The “Sunset Strip” sound in the early 80s was pretty much the same across the bands. And for the bands who made it like Motley Crue and Ratt, thousands of other bands who had similar/same songs didn’t make it, however they influenced the bands who made it to a certain extent.

How come they don’t make the news?

CC DeVille took a riff another person wrote in his previous band and used it for “Talk Dirty To Me”, without any credit to the writer. James Hetfield took a riff another person wrote and used it for “Hit The Lights” without any credit.

Copyright allows Corporations to amass power from art created by others. These Corporations keep this power long after the artist has passed away. This is wrong and against the interest of the public.

When one small artist who has a low status has an issue, it is irrelevant to everyone however when a bigger artist has an issue it is relevant.

And people wonder why small low worth artists are suing high net worth artists?

Instead of creating incentives to create, copyright is creating incentives to sue.

Standard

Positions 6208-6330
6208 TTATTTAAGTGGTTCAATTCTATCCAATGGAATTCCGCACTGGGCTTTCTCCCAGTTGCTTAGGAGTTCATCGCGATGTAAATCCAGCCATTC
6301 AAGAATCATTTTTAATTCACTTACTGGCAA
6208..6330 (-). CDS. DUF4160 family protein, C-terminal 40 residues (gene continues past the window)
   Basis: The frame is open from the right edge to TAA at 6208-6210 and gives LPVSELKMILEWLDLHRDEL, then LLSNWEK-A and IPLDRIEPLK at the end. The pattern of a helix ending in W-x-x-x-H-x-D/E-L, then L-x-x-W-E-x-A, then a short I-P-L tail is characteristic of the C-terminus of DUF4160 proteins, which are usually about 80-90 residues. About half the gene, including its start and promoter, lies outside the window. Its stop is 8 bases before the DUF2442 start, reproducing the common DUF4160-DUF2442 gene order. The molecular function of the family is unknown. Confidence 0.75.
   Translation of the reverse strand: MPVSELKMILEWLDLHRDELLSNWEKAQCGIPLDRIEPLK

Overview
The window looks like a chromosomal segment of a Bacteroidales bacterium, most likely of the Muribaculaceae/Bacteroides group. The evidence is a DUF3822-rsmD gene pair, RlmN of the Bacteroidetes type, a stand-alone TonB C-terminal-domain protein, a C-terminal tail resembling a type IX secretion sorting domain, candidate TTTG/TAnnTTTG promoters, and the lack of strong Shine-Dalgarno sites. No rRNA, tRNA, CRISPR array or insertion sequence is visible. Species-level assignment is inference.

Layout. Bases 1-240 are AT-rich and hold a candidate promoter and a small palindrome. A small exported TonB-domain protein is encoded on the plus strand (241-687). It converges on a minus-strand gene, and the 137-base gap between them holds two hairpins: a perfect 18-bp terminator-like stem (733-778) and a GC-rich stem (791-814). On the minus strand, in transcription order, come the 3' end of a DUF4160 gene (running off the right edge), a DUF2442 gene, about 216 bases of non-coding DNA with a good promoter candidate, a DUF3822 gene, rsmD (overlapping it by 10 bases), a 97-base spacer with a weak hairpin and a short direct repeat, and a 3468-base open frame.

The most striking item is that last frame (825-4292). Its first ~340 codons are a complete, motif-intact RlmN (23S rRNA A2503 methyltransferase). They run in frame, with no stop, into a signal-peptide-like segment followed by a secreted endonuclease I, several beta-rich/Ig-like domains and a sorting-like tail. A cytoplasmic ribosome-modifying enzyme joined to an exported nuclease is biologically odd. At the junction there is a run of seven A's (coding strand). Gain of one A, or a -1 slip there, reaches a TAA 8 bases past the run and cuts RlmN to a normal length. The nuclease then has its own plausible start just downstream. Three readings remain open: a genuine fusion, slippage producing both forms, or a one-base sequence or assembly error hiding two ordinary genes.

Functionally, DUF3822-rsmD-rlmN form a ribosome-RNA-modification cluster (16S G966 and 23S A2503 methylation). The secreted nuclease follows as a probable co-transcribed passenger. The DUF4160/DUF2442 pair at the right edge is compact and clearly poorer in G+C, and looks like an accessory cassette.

My Stories, Stupidity

Searching

It’s a fucking good movie about our behaviors online and the digital footprint we leave. It’s shown entirely from a computer screen and the story is wrapped around the search for a missing person.

Spoilers alert.

In the movie intro, we see the first 14 years play out in 10 minutes with home videos and photos, saved in perfectly titled folders like 1st piano lesson or 1st day in Year 1, search items for certain illnesses, calendars and emails.

But when the daughter of the family goes missing and the father starts looking into her Facebook, Twitter, Tumblr, Instagram, Snapchat and YouCast accounts, he starts to realize that he didn’t really know his daughter.

He even thought his brother was having an affair with his daughter based on text messages he read that said “please don’t tell my dad, he will kill us.”

But what that text messages didn’t say was how she was buying weed from her uncle. Without context, a lot of bad decisions can be made.

And the father has no idea with whom his daughter is communicating with.

Is that social media person communicating with your child real or an avatar for a sicko hiding behind a fake photo and fake profile?